I'm back...

So yeah, 39.51 & 39.6 is

virtually no difference (it's 0.02dB). Do you have a link to the sensor specs? There are 3 different kinds of sensors. Plus, different sensors will have different sensitivities (they don't always publish the sensitivity).

What are you reading with "silence"? What are your peak readings?

- Make sure you are using

log10(). In C++ log() is the natural log and you'll get the wrong result.

- The formula will give you the dB

difference. If everything is working properly with your 70dB reference, the formula should return a result of +10dB with an 80dB signal.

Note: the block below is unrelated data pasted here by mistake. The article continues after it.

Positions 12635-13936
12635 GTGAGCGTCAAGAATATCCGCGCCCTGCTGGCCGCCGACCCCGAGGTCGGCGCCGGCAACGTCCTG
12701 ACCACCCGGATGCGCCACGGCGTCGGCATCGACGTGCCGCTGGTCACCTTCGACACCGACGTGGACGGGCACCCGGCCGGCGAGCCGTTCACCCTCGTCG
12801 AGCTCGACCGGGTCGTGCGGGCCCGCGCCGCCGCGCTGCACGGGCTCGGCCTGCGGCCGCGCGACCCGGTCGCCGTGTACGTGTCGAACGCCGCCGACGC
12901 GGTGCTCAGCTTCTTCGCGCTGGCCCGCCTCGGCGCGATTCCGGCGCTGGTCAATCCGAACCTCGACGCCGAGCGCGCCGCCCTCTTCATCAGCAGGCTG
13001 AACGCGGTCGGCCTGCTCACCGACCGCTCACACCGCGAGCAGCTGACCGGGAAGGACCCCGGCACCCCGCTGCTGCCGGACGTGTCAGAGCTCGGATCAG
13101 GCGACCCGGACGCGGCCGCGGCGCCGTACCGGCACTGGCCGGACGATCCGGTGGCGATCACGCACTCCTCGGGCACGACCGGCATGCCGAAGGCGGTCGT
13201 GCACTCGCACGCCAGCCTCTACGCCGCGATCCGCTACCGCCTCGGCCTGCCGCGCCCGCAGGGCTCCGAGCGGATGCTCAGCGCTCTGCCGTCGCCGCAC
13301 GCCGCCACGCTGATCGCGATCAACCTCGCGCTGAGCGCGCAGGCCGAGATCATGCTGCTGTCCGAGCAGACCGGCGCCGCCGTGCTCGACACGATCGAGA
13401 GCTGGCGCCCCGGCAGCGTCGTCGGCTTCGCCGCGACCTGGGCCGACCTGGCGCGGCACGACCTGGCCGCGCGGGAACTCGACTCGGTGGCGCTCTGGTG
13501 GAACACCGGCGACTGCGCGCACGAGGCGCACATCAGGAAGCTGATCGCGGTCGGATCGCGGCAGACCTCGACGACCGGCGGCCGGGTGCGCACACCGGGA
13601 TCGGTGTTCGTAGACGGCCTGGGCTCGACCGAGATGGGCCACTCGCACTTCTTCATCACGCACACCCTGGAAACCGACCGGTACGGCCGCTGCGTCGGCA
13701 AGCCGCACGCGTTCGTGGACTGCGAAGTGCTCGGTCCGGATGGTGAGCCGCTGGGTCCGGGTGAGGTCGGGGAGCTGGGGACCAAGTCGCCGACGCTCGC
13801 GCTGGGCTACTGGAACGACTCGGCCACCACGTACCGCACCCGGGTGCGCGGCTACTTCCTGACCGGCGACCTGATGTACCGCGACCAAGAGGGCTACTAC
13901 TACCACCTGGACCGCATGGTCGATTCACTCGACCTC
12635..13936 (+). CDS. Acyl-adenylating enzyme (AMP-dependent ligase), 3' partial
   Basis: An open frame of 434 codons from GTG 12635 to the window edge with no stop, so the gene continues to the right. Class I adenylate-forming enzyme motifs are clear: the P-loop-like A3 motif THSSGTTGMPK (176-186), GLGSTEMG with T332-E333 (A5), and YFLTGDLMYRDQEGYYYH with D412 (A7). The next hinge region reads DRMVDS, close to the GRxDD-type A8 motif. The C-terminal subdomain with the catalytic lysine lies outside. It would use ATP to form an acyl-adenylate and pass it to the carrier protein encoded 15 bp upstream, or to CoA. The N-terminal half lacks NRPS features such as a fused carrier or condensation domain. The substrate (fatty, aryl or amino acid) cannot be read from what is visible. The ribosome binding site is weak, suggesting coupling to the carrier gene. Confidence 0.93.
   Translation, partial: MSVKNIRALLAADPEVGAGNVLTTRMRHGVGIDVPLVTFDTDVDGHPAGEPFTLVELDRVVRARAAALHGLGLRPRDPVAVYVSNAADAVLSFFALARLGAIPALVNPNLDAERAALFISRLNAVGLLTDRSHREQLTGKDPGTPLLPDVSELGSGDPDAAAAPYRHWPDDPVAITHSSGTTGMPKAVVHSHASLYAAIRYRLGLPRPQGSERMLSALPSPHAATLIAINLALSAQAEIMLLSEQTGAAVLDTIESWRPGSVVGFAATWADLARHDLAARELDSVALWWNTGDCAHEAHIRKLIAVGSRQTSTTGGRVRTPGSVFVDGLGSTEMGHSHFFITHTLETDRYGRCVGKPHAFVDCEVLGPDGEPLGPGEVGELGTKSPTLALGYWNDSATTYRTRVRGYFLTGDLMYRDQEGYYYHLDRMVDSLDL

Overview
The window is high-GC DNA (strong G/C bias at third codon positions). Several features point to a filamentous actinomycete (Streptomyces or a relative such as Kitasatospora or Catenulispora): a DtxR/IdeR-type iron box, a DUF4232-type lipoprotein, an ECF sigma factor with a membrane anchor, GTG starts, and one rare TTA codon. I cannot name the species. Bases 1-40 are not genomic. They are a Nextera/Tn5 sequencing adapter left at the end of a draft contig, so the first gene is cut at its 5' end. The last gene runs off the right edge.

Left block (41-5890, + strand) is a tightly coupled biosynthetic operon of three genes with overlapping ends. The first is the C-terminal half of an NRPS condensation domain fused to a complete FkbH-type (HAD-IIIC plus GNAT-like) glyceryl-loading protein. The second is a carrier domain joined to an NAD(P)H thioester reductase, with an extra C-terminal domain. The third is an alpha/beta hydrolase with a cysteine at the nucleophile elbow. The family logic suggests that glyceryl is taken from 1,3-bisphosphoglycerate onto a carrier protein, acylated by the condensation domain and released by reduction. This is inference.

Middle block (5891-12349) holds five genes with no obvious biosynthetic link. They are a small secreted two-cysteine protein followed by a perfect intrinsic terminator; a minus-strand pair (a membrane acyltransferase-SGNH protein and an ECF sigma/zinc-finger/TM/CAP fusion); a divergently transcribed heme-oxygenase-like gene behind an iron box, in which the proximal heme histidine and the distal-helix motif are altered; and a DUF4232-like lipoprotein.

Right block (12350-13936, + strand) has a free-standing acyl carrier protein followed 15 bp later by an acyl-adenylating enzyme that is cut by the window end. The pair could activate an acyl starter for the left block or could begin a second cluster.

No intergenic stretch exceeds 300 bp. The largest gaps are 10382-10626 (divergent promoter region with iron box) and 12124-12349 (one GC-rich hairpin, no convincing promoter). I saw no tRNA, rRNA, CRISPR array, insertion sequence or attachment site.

You might want to experiment with a spreadsheet. In Excel, LOG() is base-10 log so you can use it.

Some "handy" dB numbers to remember:

A voltage/amplitude factor of 2 is 6dB (double the voltage is +6dB, half the voltage is -6dB).

A power factor of 2 is 3dB.

A voltage/amplitude factor of 10 is 20dB.

A power factor of 10 is 10dB.

Note - Real SPL meters are

Weighted so it's difficult to make a good-accurate homemade SPL meter. But, as long as you calibrate with the same "kind" of noise/sound that you'll be measuring, your homemade SPL meter can still be useful. (Just don't rely on it for legal or regulatory purposes.)